Erin Hills Setting Up as a U.S. Open Unlike Any Other
The USGA is hoping the wind will blow to test the best players
By Matt Tevsh
Hosting three PGA Championships over an 11-year span, Whistling Straits rarely got the chance to show its true teeth. Mother Nature just would not cooperate.
More often than not during the play of those championships (2004, 2010 and 2015) weather conditions proved to be relatively calm along the Lake Michigan-shoreline course. The scores responded in kind, most notably with 2015 champion Jason Day firing a major championship record of 20-under par in a battle with Jordan Spieth during a particularly steamy August week.
This year's U.S. Open at inland Erin Hills down the road will take place in mid-June (ending on Father's Day) when the winds and temperatures tend to be more unpredictable. Just ask the long-time local caddies who offered their insight here: www.usopen.com/watch/features/2017/05/11/the-caddies-of-erin-hills--how-wind-will-play-a-role-54301069930.html).
United States Golf Association (USGA) executive director Mike Davis is well aware, too, and is looking forward to what Erin Hills has to offer.
"This is obviously a very windswept property," said Davis at a U.S. Open Preview Day event. "As many times as I've been out here, it's a rarity to go out on this property and not get any wind. Somebody many decades ago coined the phrase that wind is kind of the invisible hazard for a golfer, and really I think for us, we are hoping for some wind. This golf course was designed for some wind."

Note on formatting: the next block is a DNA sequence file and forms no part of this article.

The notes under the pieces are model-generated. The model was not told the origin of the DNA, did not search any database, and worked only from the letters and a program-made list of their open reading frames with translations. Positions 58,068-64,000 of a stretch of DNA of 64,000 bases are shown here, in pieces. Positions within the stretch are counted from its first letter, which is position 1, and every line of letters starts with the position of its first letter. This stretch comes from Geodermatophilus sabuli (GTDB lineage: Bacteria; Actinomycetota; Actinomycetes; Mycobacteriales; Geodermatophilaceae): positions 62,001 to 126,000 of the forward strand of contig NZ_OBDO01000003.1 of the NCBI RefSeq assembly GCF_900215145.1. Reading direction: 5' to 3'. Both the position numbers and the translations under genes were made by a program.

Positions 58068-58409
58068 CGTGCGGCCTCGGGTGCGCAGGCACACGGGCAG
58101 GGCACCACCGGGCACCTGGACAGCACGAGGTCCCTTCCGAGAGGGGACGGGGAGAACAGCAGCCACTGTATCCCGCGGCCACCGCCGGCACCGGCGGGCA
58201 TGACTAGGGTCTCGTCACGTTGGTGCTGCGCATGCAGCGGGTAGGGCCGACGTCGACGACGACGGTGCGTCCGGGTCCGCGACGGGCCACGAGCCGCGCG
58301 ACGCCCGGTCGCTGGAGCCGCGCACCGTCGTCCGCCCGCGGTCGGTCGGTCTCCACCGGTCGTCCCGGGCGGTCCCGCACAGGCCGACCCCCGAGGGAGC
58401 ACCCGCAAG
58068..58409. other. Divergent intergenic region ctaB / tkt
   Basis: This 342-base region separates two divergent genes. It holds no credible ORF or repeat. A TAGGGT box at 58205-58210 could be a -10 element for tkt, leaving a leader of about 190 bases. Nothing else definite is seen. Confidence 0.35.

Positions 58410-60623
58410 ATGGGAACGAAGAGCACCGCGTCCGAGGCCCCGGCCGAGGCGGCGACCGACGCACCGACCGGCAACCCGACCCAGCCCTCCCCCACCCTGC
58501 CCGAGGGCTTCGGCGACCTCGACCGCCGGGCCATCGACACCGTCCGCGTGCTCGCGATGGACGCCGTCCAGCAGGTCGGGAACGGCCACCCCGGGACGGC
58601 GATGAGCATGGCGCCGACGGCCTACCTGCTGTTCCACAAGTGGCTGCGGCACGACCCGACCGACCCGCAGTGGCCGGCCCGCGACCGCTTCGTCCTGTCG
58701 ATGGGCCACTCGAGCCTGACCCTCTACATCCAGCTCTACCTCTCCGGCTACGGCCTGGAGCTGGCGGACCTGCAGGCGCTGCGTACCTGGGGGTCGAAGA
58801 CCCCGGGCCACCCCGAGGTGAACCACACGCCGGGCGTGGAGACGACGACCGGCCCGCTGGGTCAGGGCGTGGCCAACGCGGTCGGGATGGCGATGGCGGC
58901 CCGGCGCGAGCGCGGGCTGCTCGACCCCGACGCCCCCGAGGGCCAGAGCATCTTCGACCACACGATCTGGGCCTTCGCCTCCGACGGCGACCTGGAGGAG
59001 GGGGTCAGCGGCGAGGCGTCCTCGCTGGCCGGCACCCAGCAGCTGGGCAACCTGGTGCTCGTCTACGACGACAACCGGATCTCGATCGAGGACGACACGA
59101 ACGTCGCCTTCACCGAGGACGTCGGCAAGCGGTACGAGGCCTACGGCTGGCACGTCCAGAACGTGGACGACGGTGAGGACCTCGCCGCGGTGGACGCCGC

Historically, the U.S. Open has presented the sternest of championship tests. Erin Hills figures to offer that again at a variable 7,693 yards. But there will be factors to this Open that could make it different from all the others in the 116-year history of the championship.
Erin Hills is a new host, first and foremost, and the first Wisconsin locale to ever host. The course will play to a Par 72, which marks the first time since 1992 (Pebble Beach) that a U.S. Open course has not been a Par 70 or 71. Erin Hills has four par-fives expected to range from 560 to 675 yards (from the back tees at the 18th hole).
The brownish tint of putting surfaces and baked-out fairways often associated with the Open are expected to give way to greener, yet firm conditions at Erin Hills. The fairways are made of fescue, the same type of grass that frames each hole on the property. The putting surfaces are bentgrass, and according to many sources, will be some of the smoothest and truest that the championship has ever seen. Their difficulty might seem tame compared to say last year's host Oakmont, which was established in 1903.
"We're going to see a lot of putts made at this U.S. Open," said Davis. "Part of that's because of the design of the green, that these are relatively subtle greens, but part of it is just because they are so well-conditioned. When you hit a putt, if you get it on the right line, the right speed, it will go in here, and we don't expect to see many things hit and moving sideways."